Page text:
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Published: July 10th 2011
The adventures of Zoe and Susan are still well on track. Leaving you last time in Uzbekistan we have since managed to tick off the remaining two Stans on our journey, and boy what a way to say goodbye to them.
Kazakhstan was more of a stop off than a proper visit as technically we didn't visit any cities or landmarks. Instead we travelled along a soviet built road which acts as the go between Uzbekistan and Kyrgyzstan. Along the way we had two bushcamps which gave us a little taster of things to come in, i.e green, mountains and snow. For the past month we have been boiling up along the deserts of central Asia, so a little bit of rain was a welcome relief.
We had heard bad things about Kazakhstan but to be honest the people were lovely and the countryside even lovelier! Our two camps brought us in close contact with the locals who were all smiles and questions. In two days we were offered tea and pumpkin seeds aplenty as well as many good wishes on our journey. The only bad thing about our brief foray into the country was the amount of bribery.
We were stopped at least four times by local police who insisted we were 'speeding' to which we offered to pay a 'local tax'. It's still strange to understand that bribery is still in effect today, we really are spoilt in our so called first world countries where we believe the police to be fair and corruption free. But we can't control those in power can we?
We were then welcomed into our thirteenth country of the trip, home of rolling green hills, snow capped mountains and more mares milk and yurts than you can shake a stick at. Yes, Kyrgyzstan. This bustling little country turned out to be a little bit of a 'ripper' and we have agreed that in years to come will be a bit of a tourist haven.
The first of our ten days started in the capital Bishkek, unlike all the other capitals we have so far visited this one had no statues, few monuments, hardly any museums and generally not much to see, but, you can't help but like it. The side streets are lined with funny shops and restaurants nestled among the green trees. The happy faces smile at you and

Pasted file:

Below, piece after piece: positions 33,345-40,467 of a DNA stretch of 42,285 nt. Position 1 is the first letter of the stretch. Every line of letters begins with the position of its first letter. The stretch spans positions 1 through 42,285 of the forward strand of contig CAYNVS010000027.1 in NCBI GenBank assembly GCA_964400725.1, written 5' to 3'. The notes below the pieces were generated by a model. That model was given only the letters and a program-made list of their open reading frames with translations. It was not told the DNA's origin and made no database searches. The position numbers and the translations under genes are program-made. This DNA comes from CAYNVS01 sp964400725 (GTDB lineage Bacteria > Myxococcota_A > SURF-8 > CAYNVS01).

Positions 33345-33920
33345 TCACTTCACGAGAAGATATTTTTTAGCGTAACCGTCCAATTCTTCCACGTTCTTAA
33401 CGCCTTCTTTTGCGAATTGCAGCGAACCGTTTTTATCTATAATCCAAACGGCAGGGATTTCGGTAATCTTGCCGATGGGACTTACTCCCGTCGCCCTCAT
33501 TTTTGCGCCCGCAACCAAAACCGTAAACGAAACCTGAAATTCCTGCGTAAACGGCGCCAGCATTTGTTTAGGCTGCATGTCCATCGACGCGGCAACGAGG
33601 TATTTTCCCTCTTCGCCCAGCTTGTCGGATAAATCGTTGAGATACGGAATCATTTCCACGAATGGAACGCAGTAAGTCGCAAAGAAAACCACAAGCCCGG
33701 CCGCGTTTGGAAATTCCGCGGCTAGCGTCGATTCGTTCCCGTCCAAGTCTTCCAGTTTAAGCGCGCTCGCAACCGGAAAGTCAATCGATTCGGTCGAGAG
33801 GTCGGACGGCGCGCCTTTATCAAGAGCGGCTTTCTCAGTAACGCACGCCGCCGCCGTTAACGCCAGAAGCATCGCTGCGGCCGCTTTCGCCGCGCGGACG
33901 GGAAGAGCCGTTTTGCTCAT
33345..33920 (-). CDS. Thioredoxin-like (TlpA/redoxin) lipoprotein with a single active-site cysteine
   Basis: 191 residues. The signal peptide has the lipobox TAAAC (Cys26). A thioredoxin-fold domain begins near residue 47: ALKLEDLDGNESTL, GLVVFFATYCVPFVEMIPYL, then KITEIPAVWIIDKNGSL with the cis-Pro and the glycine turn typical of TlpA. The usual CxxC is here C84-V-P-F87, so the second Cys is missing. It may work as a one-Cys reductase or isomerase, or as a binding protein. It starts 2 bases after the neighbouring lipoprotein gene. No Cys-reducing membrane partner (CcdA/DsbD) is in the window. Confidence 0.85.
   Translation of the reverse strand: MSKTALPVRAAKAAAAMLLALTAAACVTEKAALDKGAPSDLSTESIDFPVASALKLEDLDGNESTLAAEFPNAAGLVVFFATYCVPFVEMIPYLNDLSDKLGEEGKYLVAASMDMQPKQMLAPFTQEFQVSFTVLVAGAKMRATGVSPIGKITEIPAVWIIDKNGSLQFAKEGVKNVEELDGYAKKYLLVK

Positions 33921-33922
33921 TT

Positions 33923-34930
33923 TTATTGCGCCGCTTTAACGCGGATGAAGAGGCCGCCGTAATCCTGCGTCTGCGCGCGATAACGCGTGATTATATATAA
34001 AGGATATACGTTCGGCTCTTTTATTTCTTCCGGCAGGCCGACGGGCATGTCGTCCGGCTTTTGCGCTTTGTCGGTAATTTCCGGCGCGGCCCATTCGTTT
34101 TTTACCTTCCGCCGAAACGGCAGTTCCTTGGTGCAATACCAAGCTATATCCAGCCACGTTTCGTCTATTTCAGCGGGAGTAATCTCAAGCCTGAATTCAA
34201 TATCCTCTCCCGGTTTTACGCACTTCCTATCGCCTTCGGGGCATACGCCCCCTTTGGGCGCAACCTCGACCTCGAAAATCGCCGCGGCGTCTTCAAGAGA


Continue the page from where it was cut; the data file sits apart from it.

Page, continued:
always try to answer your questions, our Russian being somewhere between nothing and non-existent apart from 'Spaciba!' or 'thank you' to you and me. We had two days here and although I spent most of it in bed with 'Uzbek Belly' we still had a very chilled out, Kyrgi time.
Leaving the city it became pretty evident that it is one of a kind, for the rest of time in the country we hardly saw a building over two floors and proper roads. The country is still essentially rural and most of the population move to the countryside to enjoy the long summers in their yurts. This brings me to the subject of yurts! Me being the silly traveller I am thought perhaps yurts were relics of a by gone era, a time before the Soviet rule, only to be used by people who lives hundreds of miles away from civilisation. And I was proved wrong, very wrong, they are everywhere. These large round tens at least ten metres in diametre made up of sheep skins and elaborate felt mats sit nestled amongst the hills, everwhere! Our guide then informed us that no, most people in Kyrgyzstan will own
a yurt, rent a piece of land in a national reserve and put it up for the summer, before taking it down and storing it for the winter. Essentially it's a tent on speed. So important are these to the people that the round opening at the top of the yurt to let out the smoke from the fire inside is actually the symbol to be found on the national flag.